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Guess what folks? Futures matter again.  The 14% growth # is completely consistent with our call on a multi-year business acceleration. But let’s not turn a blind eye to the math.  Weighted channel growth is 3% -- 4% tops. This 10% from share gain NEEDS to continue with the stock up here. (Note: if images are not coming through -- let us know and we can send out the raw analysis).

Despite being a big bull for reasons that I still think other bulls don’t appreciate, I noted last week that those looking to manage risk around the quarter at least needed to acknowledge the sky-high expectations on both sides of the Street. In other words, ‘at least play it safe and take out your umbrella if there’s rain in the forecast.’

So what did Nike do? They ‘pulled a Nike’ and toasted the high-end of expectations. If there’s any one notable takeaway after packaging up all the commentary, Q&A and financials, it’s that the financial and human resource pain trade inside of Nike a year and a half ago is starting to pay off. Global demand is reaccelerating; a) in both footwear AND apparel, and b) across all the company’s new consumer categories. This has legs, folks. See our Nike Black Book from earlier this year for more details.

That said, the quarter was less than perfect, and there are a few items that raise question marks. These might seem like nit picks, but when the stock trades up after expectations were already so high, we need to nit pick.

a)      The quality of the beat ($1.14 vs. our $1.08 and the Street’s buck) was not outstanding. Revenue missed our model by 2-points and the Street’s by a point. Blame it on FX – as the business remains solid on a constant-currency basis – but FX is KNOWN, so there should not be any surprises there. 

b)      Gross margins looked solid – right in line with our model and above NKE’s sandbag.

c)      But the big delta was in SG&A, where operating overhead was flat on a -4.8% comp last year.

d)      So the bottom line is that revenue delta cost $0.02 relative to our $1.08, and an unsustainable SG&A rate added up for $0.08.  So overall…sales were +8%, EBIT was +11% and EPS was +10% (higher tax rate offset repo).

e)      Sales/inventory spread and SIGMA position are good, but eroded 1,000 basis points sequentially. Not a disaster, but notable.

NKE: Back to the Future(s) - sigmanke

Back to the Future(s)

That brings me to the title of this note.  Friday morning Keith and I were discussing the numbers. I took a few minutes and gave the plusses and minuses of the financials – noting the low quality relative to expectations. Then I got to the 14% North American futures number, and he looked at me like I had two heads and chuckled. He was probably thinking something like “Hello! Anybody home McFly? Think McFly, Think!”

NKE: Back to the Future(s) - Nike North American Futures Chart

That’s when it hit me… Sell side analysts and people inside the company – of which I was both – have it engrained in them that ‘futures really don’t matter that much anymore.’  That, of course, is a product of a time period where NKE would trade on the US business and nothing else. Even when US Footwear got to be less than 1/3 of sales – the US footwear number is what would drive the stock, and would drive the company (and the sell side) batty.  Over the past few years, the market finally ‘got it’ that there’s more to this business than the US.  But today, Mr. Market is definitely reverting to his former view as to what’s important. The trader in Keith got this in about 3 seconds flat. It took my inner McFly a couple hours to get ‘Back to the Futures’.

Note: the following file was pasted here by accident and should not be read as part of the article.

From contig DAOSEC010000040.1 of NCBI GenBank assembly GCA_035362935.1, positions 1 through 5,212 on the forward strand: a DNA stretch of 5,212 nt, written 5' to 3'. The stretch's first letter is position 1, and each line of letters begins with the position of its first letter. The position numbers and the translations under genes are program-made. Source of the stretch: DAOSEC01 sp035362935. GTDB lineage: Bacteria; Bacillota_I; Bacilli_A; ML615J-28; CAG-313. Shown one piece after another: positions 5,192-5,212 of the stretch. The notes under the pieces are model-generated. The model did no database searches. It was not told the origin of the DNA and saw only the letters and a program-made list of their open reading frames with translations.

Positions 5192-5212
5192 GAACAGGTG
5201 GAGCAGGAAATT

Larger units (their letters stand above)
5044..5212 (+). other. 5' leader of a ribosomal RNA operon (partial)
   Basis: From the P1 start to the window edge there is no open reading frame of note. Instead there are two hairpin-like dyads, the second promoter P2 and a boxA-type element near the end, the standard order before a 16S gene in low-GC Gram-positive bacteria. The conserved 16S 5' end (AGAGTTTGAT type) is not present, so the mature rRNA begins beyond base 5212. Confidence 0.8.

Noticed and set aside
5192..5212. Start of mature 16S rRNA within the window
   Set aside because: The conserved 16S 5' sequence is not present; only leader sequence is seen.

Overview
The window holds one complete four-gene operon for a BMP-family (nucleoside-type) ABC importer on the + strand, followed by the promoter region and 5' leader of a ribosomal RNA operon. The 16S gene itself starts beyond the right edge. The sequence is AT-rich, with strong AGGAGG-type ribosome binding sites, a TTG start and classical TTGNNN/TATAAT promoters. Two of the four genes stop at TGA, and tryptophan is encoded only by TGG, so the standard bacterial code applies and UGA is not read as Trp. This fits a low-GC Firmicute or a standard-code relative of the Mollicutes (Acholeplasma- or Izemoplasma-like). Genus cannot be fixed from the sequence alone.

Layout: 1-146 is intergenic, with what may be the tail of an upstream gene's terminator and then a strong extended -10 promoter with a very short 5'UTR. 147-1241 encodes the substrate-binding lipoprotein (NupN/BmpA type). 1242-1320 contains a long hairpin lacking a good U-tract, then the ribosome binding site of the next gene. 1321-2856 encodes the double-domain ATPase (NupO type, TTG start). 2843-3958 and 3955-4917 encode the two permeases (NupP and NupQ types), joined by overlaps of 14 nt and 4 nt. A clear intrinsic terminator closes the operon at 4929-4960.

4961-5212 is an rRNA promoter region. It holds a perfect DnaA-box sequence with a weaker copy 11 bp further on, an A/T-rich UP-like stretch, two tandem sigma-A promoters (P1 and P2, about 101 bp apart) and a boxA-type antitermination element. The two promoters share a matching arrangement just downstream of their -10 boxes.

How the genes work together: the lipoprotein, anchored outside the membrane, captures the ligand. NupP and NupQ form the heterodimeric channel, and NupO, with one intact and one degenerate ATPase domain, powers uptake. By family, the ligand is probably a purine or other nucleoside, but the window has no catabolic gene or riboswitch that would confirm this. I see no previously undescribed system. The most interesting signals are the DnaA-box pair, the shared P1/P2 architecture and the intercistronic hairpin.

NOTE: Though unrelated, Nike secured a patent last quarter for a self-inflating shoe. Remind you of anything?

NKE: Back to the Future(s) - btfair

That leads to the 14% NA futures number. Let’s put things into perspective. 14% growth over the next 2 quarters is the equivalent of adding $289mm in new business (assuming that 85% of the base is on the Futures program). This number annualized is bigger than the ENTIRE US BUSINESS for over 90% of the footwear brands in the world. The good news is that the number is balanced over footwear and apparel. That definitely makes this number more easily digestible.

But is anyone watching the comp, square footage growth, and inventory trends of the channels that sell Nike’s product? Yes, they’ve picked up recently – no doubt. They’re also generally light on inventory. And yes, a better R&D cycle should help as well. But keep in mind that Adi and Reebok are no longer share donors (after losing 11 points of share—from 18% to 7% -- over 5 years) and casual brands like Skechers are giving it a go in the performance category.

Precise quantification of this order number is tough. But here’s our best crack. When we add up comp and square footage growth by customer and by channel, we get to about $128m top line growth for the YEAR – or about 2.5%. Now…this excludes growth in Nike retail and Nike.com – both of which should take the aggregate growth rate on a reported basis for Nike up by another 2-3 points. So what we need is to justify doubling this growth rate again due to market share gains in order to get to 14%.

NKE: Back to the Future(s) - sg

NKE: Back to the Future(s) - athspec

NKE: Back to the Future(s) - ritr 

*Hedgeye Estimates 

Right now, this is absolutely, positively, 100% realistic. But with Nike’s sales/inventory spread ticking down on the margin, and sales in the channel (incl square footage) supporting 3% growth, we need to sustain a steep trajectory in share gains to keep the halo on the US futures number.

It pains me to even write this, because our long-term call is so much bigger than the US. But Mr. Market just told us that local share matters again. We’re going to have to keep our Hedgeyes on this into the fall.